Six Unintentionally Perfect Songs for Lent | Sojourners

Six Unintentionally Perfect Songs for Lent

Lent is the angstiest season of the liturgical calendar: Jesus in the desert with the devil; us sitting with our sin and mortality. So below you’ll find six songs to accompany you this brooding, contemplative season. Soon, Easter will roll around and bring with it upbeat resurrection bops, but for now, the tunes are appropriately emo — at least lyrically. Some of you will be disappointed by the glaring lack of Dashboard Confessional and Paramore songs on this self-described emo playlist — but the emo of Lent is more existential than romantic. I hope you’ll listen anyway.

“River” by Leon Bridges

Leon Bridges is a soul artist in his 30s with a voice that sounds plucked from the 1950s. His 2015 song “River” takes us to the Jordan as he sings of sin and cleansing, perfect for the Lenten season that beckons us to reflect and renew our baptism.

Oh, I wanna come near and give ya
Every part of me
But there's blood on my hands
And my lips are unclean
In my darkness I remember
Momma's words reoccur to me
“Surrender to the good Lord
And he'll wipe your slate clean”
Take me to your river
I wanna go

“Hold You Dear” by The Secret Sisters

The Secret Sisters are a folk duo known for their always pristine, sometimes haunting harmonies. In this piano ballad, the steady harmonies of the chorus underscore the sentiment of the lyrics: One day we’ll be dust, but for now we are these beautiful fleshy things that can, and must, hold each other.

Oh, blessed mother and the father I adore
There is time upon your faces
I will cherish you until you leave me for your eternal holy places
And I will hold you dear
While my shadow's long and my eyes are clear
I know these days will pass away
So, I will hold you dear

“Dusty Trails” by Lucius

I didn’t just choose this song for the “dust” pun. In “Lent Is Grimness You Didn’t Know You Needed,Sojourners managing editor Julie Polter writes, “There are hints of resurrection in the lectionary readings, but the pain and destruction of dreams and life that comes before is given its full due.” I hear echoes of that wisdom in these Lucius lyrics: “Dusty trails can lead you to a golden road.” But you can’t walk on gold until you’ve walked on dust; you can’t have the joy of Easter until you’ve sat with the pain embedded in Lent.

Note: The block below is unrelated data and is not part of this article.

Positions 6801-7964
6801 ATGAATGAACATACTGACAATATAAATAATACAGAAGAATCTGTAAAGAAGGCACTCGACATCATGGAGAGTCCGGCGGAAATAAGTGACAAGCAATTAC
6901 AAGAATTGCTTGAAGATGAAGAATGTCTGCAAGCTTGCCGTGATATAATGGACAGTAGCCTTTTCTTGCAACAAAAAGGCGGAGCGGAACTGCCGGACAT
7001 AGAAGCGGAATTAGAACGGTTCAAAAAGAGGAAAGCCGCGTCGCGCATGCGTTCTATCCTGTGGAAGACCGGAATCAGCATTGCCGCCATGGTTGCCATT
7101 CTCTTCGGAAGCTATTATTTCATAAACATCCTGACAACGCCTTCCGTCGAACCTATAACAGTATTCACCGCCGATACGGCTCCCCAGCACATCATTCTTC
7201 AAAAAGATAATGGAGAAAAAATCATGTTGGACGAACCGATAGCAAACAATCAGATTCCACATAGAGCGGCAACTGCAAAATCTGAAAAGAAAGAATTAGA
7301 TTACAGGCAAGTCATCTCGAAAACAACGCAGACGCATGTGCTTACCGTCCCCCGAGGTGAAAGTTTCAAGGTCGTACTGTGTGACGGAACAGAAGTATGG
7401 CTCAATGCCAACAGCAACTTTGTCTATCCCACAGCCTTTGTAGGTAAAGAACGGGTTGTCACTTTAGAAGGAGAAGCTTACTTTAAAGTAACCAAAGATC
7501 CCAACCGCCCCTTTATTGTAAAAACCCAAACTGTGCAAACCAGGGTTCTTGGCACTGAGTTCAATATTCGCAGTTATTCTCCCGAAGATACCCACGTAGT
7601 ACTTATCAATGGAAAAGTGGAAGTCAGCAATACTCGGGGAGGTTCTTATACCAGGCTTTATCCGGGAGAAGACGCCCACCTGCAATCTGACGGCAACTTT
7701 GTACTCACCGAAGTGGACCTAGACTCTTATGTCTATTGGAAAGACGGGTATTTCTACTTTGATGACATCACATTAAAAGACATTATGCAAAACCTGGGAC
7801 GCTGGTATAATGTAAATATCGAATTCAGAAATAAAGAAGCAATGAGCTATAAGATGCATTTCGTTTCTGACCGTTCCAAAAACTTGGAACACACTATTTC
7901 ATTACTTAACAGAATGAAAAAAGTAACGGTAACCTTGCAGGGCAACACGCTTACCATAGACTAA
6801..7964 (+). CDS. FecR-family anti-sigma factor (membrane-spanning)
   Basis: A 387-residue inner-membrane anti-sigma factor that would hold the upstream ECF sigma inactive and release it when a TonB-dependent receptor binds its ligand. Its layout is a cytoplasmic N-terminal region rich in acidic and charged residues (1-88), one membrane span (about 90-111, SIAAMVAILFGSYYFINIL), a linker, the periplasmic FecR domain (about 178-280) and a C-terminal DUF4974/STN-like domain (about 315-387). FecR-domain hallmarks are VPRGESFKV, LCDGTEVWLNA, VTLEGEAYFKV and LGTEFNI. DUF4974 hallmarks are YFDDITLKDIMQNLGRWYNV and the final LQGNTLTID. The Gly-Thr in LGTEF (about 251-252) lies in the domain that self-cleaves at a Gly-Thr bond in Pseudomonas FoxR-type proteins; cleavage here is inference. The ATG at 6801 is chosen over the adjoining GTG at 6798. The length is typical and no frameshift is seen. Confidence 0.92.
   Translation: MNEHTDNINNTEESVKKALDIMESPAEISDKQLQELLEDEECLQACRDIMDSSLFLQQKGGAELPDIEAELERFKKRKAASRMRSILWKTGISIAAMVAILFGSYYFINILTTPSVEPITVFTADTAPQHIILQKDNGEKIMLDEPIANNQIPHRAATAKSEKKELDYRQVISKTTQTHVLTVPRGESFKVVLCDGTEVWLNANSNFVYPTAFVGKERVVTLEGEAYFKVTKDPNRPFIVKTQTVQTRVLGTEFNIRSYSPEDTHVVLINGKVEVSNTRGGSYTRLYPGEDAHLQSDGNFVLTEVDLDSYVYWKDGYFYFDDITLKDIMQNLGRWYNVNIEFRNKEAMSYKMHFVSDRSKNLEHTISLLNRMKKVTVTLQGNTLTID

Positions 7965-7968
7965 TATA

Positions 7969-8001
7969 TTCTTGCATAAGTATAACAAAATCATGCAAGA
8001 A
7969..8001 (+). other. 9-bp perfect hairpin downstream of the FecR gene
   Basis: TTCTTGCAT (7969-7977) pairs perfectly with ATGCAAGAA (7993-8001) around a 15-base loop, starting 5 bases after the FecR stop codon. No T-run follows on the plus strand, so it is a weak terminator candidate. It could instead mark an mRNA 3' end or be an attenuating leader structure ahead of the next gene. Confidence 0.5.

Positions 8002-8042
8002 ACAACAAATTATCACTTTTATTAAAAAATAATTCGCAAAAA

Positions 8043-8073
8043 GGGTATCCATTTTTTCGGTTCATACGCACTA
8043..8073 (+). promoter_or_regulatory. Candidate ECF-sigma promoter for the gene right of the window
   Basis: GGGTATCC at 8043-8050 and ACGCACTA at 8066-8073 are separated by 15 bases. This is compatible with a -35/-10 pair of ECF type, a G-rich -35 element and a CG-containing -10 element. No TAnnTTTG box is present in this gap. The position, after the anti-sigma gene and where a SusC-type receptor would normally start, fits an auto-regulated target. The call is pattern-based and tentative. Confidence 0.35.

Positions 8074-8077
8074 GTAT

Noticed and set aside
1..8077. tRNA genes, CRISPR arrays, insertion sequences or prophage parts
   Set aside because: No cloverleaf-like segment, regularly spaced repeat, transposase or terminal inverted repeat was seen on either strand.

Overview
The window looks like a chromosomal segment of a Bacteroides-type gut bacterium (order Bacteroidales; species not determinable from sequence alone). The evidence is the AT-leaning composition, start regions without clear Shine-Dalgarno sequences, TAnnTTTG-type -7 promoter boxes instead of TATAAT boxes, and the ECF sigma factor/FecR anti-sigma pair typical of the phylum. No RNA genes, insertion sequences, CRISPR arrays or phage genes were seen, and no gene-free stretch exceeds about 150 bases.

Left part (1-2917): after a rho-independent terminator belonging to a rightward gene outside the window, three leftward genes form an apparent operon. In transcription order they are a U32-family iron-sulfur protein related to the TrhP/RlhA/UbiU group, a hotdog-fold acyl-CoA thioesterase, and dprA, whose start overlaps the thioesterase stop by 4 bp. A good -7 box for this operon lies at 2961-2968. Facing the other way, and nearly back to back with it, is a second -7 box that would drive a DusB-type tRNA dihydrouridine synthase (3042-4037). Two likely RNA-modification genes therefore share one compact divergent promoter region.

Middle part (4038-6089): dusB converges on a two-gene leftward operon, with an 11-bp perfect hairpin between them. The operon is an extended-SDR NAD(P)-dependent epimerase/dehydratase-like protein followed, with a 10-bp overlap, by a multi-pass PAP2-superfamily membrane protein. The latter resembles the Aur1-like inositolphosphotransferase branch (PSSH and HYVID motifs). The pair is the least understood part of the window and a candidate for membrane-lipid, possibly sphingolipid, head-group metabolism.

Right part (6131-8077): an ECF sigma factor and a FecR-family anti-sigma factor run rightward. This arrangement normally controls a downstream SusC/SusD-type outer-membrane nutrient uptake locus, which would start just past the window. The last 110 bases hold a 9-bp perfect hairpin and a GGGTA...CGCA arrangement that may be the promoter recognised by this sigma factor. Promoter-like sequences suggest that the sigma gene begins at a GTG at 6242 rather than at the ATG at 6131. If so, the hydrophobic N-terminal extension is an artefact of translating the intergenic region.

It’s all a manual that we’ve been writing
A future instructional guide
If we skipped ahead to our pre-fulfilled dreams
We’d be lost without our own advice

“Life on Earth” by Hurray for the Riff Raff

Lent also brings sin to the forefront, both with the temptation of Jesus and our own susceptibility to sin: against God, those we love, those we don’t, and — on a global scale — creation. So I had to put a “nature punk” song on this playlist. In “Life on Earth,” the title track of Hurray for the Riff Raff’s latest album, Alynda Segarra juxtaposes the beauty of nature with the sins of humanity. It’s jarring and resonant:

Sky and the trees
And birds and the bees
Life on earth is long
Rivers and lakes
And floods and earthquakes
Life on earth is long

The man in the mask at the desk with a flask
Sings, “Life on earth is long”
And the girl in a cage with the moon in her eye
Sings, “Life on earth is long”

“No Hard Feelings” by The Avett Brothers

This track is most prescient on Ash Wednesday, but it’ll sing well any day of Lent. “No Hard Feelings” is the most beautiful song about death that I know, and probably the most explicitly spiritual track on this list.

When the sun hangs low in the west
And the light in my chest won't be kept held at bay any longer
When the jealousy fades away
And it’s ash and dust for cash and lust
And it’s just hallelujah
And love in thought, love in the words
Love in the songs they sing in the church
And no hard feelings

“This Time Tomorrow” by Brandi Carlile

Though Carlile has referred to “This Time Tomorrow” as a “beautiful little life-affirming lullaby,” I think it’s the perfect song for Maundy Thursday. It’s easy to picture a mother singing these lyrics to a child before bed; it’s also easy to imagine the words coming out of Jesus’ mouth at the last supper as he comforted his 12 friends about the terrible Friday on the horizon.

[O]ur holy dreams of yesterday aren’t gone
They still haunt us like the ghosts of Babylon
And the breaking of the day might bring you sorrow
You know I may not be around this time tomorrow
But I'll always be with you

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